Handy Guides

World Driving Guides

Road Signs

Handy Phrases

  • Driving licence - Carteira de Habilitacao
  • Speed humps - Lombadas
  • Useful road map which has current information on road conditions- Guia de Estradas
  • Seat Belt - Cinto de seguranca
  • Vehicle licence papers - Certificado de Registro e Licenciamento do Veiculo (CLVR)
  • Turning permitted at red light sign - Livre a direita
  • I have broken down - Tenho dividido
  • Where is the police station? - Onde é a estação de polícia? 
  • I have a flat tyre - Eu tenho um pneu furado
  • I have been in an accident - Eu estive em um acidente
  • Where is? - Onde está? 
  • Where can I buy petrol? - Onde posso comprar a gasolina?

Brazil Fuel Price History

Fuel Prices in Brazil by Month
Month, YearDiesel €/ltrUnleaded €/ltr
Jun, 2019 0.83 1.03
May, 2019 0.81 1.02
Apr, 2019 0.81 1.00
Mar, 2019 0.80 0.97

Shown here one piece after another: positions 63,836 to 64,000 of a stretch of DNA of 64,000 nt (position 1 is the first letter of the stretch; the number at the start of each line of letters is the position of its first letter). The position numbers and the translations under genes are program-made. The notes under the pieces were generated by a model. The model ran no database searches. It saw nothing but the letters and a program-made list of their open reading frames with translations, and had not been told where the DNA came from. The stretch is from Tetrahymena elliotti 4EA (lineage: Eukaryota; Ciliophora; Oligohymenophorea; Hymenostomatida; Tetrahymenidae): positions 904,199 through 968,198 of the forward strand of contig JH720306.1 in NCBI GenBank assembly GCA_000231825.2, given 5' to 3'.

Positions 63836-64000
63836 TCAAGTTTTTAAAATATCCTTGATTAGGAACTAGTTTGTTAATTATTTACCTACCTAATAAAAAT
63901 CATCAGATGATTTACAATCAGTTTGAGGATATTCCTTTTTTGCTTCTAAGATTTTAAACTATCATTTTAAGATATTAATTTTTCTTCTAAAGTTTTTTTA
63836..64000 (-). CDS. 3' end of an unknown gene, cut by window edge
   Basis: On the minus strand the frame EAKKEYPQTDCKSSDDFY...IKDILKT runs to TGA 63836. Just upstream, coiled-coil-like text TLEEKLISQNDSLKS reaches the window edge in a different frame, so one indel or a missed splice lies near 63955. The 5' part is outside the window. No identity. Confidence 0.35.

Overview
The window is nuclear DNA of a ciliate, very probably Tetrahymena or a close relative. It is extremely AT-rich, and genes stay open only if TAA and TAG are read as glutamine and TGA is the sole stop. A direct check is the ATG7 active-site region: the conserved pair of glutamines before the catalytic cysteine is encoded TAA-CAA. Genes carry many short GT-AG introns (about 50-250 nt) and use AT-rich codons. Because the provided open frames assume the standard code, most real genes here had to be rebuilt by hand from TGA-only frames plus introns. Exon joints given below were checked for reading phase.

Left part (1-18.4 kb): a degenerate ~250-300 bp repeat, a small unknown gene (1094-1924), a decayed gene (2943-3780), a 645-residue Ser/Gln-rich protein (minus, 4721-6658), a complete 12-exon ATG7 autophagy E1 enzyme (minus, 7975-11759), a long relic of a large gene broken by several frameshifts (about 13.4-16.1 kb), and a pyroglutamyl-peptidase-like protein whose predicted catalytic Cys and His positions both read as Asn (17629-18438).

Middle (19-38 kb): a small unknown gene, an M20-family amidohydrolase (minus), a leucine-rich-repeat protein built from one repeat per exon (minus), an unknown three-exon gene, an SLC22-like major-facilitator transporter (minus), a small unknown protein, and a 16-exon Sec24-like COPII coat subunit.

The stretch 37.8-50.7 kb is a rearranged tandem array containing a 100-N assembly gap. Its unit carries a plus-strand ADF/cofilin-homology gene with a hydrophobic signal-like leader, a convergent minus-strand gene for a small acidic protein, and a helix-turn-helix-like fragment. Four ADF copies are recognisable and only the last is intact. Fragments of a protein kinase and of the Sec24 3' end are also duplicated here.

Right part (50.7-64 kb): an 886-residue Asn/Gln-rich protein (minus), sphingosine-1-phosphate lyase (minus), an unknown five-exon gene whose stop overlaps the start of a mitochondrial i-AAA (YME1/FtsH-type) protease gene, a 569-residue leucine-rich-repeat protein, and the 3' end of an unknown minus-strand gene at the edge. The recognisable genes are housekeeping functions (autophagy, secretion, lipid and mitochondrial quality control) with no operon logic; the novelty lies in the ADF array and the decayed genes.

Feb, 2019 0.78 0.96
Jan, 2019 0.78 0.98

Hiring a Car

With our Drive Smart guide you're fully prepared to hire a car in Brazil and stay safe on unfamiliar roads.
Kellie Hodge
Posted by Kellie Hodge
About the Author -

Travel writer, customer service guru, Kellie knows the ins and outs of car rental and always happy to share her knowledge on our blog. Favourite country to visit: Spain.

Visitor Comments

  • 11/27/2018

    Rene

    Completely agree with Rafael. This website portrait our country as if nobody would abide the laws. Try to do that in BR and you'll be stopped by a policeman. Follow the law as most of us do!
  • 11/02/2018

    Rafael Luiz

    Technically you shouldn't turn right on a red light but all local drivers do. " "Creeping through a red light is common as is blatant ignoring of the signal. Exercise extreme caution at traffic lights!" Are you kidding, right!? I live in Brazil and I know this is not true.